Fri Dec 23 17:53:08 CET 2005
Richard Cameron wrote:
> Although this has remarkably little to do with Erlang (I primarily want
> to moan about the state of the world to anyone who'll listen), there is
> the observation that I constantly find myself able to implement most
> (non-XML) protocols in Erlang remarkably easily by using a combination
> of bit syntax and writing little finite state machines.
> In general, dealing with things which would be very scary for Java and
> C# programmers (low level bit twiddly stuff, or texty protocols like
> HTTP or SMTP) always turns out to be remarkably easy in Erlang.
> Unfortunately the flip-side of that is also true: communicating over
> "industry standard" protocols like SOAP (which Java/C# programmers are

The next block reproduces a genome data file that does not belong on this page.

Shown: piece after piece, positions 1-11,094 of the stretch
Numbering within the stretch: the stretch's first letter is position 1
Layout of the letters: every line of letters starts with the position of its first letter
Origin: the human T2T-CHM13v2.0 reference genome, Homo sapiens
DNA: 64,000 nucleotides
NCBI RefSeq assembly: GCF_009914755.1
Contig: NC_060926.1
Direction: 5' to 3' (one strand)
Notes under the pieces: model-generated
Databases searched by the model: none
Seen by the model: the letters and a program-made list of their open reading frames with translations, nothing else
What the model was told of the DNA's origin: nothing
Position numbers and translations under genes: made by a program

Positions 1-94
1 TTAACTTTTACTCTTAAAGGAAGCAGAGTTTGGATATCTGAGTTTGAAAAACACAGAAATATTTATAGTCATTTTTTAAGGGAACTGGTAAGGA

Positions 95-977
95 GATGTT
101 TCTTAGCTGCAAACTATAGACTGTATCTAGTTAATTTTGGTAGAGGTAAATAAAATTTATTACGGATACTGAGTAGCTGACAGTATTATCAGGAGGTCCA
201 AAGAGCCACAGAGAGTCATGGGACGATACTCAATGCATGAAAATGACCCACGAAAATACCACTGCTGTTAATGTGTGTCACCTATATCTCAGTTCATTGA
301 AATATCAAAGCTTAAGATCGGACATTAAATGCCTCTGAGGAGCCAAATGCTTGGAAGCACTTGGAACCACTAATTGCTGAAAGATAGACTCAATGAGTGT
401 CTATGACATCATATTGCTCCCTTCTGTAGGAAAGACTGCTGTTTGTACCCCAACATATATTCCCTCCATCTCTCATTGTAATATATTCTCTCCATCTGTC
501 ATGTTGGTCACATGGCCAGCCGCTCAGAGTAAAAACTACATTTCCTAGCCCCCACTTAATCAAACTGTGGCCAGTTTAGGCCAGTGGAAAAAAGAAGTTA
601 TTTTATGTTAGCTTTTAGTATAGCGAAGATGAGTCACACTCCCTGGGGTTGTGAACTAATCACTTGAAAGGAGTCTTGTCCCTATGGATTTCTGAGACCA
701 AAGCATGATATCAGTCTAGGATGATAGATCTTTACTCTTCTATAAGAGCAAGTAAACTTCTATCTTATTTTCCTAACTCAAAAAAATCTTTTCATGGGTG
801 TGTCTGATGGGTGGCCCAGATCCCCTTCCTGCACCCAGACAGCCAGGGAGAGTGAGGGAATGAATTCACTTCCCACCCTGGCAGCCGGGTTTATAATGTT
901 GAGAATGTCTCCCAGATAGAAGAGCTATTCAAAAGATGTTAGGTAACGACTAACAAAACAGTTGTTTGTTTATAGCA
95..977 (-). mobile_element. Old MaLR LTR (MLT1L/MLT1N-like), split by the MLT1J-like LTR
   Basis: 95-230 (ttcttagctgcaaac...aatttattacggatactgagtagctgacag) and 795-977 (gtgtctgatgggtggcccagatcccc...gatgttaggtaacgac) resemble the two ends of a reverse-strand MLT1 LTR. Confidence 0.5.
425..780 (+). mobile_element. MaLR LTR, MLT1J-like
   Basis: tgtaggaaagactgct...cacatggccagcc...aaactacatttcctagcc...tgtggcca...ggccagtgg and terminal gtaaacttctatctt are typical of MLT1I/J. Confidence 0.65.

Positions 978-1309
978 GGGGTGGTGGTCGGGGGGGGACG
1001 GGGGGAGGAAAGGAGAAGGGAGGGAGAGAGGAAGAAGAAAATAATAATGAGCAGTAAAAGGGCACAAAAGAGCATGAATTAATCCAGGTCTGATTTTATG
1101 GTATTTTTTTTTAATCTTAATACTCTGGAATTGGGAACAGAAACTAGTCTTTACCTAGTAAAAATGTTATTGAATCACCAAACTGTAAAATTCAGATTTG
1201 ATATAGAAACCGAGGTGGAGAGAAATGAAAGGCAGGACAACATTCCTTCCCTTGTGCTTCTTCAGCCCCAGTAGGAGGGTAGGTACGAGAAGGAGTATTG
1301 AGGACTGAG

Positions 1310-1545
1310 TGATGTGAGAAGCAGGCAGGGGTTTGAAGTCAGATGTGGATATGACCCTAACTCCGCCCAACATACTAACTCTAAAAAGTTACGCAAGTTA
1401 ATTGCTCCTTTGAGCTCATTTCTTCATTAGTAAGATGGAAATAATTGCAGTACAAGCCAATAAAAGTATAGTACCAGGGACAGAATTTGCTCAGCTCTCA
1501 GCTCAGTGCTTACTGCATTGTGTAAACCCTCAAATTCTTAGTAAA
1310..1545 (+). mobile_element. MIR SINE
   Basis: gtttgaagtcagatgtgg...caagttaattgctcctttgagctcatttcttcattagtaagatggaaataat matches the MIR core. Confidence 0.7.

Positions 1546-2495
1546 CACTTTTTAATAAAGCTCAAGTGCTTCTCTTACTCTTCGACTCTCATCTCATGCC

> forced to use because there's no sane alternative) always turns out to
> be a real pain in Erlang. I don't think that's because it's technically
> more difficult to implement a SOAP client in Erlang, it's just because
> there's usually a nicer/easier way to do it so nobody's really been
> inclined to build the XML tools that the Java and Microsoft boys have.
The solution is ofcourse to do a proper SOAP implementation
in Erlang. It shouldn't be to hard and it sure would be blindingly
fast - if done properly.
1. parse the wsdl file (using xmerl)
2. generate datatypes (records) in .hrl files for all
3. generate marshalling code to send and receive those records
(probably using xmerl)
1 week of work or so. My SOAP days are over (for ever I hope !!)
so I won't do it :-)
Claes Wikstrom -- Caps lock is nowhere and
http://www.hyber.org -- everything is under control
cellphone: +46 70 2097763
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